Doris Day (born Doris Mary Kappelhoff; April 3, 1922 – May 13, 2019) was an American actress, singer, and animal welfare activist. She began her career as a big band singer in 1939, achieving commercial success in 1945 with two No. 1 recordings, "Sentimental Journey" and "My Dreams Are Getting Better All the Time" with Les Brown & His Band of Renown. During the war, troops referred to her as "the American V-2" She left Brown to embark on a solo career and recorded more than 650 songs from 1947 to 1967.
Doris Mary Kappelhoff was born on April 3, 1922, in Cincinnati, Ohio, the daughter of Alma Sophia (née Welz; 1895–1976) and William Joseph Kappelhoff (1892–1967). Her mother was a homemaker, and her father was a music teacher and choirmaster. Her grandparents were all German. For most of her life, Day reportedly believed she had been born in 1924 and reported her age accordingly; it was not until her 95th birthday – when the Associated Press found her birth certificate, showing a 1922 date of birth – that she learned otherwise.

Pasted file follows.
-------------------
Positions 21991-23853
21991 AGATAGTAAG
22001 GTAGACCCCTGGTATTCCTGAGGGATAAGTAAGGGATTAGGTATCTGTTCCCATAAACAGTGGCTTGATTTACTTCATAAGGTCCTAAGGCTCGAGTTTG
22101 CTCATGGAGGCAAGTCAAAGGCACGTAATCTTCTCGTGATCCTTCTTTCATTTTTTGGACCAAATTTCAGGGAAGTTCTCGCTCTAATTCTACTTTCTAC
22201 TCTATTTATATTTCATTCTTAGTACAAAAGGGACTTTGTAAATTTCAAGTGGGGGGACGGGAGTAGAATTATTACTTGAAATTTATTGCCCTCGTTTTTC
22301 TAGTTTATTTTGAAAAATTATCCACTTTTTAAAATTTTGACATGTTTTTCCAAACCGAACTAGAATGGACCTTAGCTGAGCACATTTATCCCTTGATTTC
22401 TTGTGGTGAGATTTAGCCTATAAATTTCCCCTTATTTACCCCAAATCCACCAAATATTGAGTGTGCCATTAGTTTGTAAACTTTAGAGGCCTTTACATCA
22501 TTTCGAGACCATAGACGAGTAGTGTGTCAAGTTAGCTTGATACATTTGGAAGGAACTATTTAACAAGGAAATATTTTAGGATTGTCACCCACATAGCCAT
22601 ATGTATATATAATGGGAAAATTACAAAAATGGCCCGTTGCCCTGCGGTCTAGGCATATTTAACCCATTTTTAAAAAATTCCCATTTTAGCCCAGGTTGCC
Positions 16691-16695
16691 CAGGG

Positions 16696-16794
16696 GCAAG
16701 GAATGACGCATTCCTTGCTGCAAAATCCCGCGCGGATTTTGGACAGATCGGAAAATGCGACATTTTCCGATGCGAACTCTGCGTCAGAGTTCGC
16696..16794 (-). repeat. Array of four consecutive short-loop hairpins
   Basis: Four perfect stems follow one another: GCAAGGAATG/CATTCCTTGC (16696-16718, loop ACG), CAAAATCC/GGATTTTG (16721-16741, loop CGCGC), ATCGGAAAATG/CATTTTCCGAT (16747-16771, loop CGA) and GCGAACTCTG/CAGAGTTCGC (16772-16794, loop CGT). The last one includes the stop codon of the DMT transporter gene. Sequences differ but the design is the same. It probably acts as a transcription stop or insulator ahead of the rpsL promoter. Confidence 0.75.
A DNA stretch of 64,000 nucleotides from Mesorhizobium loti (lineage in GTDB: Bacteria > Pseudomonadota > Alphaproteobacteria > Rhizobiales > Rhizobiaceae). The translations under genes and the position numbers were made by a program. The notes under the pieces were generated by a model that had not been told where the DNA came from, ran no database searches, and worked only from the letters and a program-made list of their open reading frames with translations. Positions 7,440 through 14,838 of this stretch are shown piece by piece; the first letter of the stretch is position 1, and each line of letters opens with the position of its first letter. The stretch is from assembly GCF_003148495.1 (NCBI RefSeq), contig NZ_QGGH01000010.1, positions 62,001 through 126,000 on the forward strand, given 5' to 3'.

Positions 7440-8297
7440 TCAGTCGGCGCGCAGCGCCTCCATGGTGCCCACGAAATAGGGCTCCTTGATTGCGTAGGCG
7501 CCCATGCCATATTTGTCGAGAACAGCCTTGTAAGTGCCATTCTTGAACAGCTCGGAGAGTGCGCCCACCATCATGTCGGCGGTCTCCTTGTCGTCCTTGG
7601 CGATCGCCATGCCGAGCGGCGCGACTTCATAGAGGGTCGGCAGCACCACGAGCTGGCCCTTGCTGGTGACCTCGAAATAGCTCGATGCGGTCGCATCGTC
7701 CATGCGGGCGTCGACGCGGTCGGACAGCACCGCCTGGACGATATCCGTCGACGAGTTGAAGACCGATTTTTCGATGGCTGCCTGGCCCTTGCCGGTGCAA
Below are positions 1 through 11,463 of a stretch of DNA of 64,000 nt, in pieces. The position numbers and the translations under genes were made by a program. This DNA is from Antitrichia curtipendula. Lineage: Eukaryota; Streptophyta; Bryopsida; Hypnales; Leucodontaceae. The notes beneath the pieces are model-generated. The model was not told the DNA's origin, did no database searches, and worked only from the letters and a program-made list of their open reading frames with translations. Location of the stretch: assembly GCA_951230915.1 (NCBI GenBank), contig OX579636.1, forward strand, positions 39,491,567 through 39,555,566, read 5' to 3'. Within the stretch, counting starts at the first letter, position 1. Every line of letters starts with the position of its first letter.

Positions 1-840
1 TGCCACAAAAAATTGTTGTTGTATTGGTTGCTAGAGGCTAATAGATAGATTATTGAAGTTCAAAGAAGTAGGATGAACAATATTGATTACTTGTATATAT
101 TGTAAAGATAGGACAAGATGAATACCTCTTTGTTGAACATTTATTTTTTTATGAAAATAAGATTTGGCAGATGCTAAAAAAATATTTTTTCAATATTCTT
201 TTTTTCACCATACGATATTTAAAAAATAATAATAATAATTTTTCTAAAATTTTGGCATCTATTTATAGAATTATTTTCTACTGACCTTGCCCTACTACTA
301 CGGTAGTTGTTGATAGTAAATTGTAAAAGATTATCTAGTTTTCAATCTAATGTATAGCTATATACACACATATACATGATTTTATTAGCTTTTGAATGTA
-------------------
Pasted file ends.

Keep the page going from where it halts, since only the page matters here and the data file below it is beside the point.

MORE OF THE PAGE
The youngest of three siblings, she had two older brothers: Richard (who died before her birth) and Paul, two to three years older. Due to her father's alleged infidelity, her parents separated. She developed an early interest in dance, and in the mid-1930s formed a dance duo with Jerry Doherty that performed locally in Cincinnati. A car accident on October 13, 1937, injured her right leg and curtailed her prospects as a professional dancer.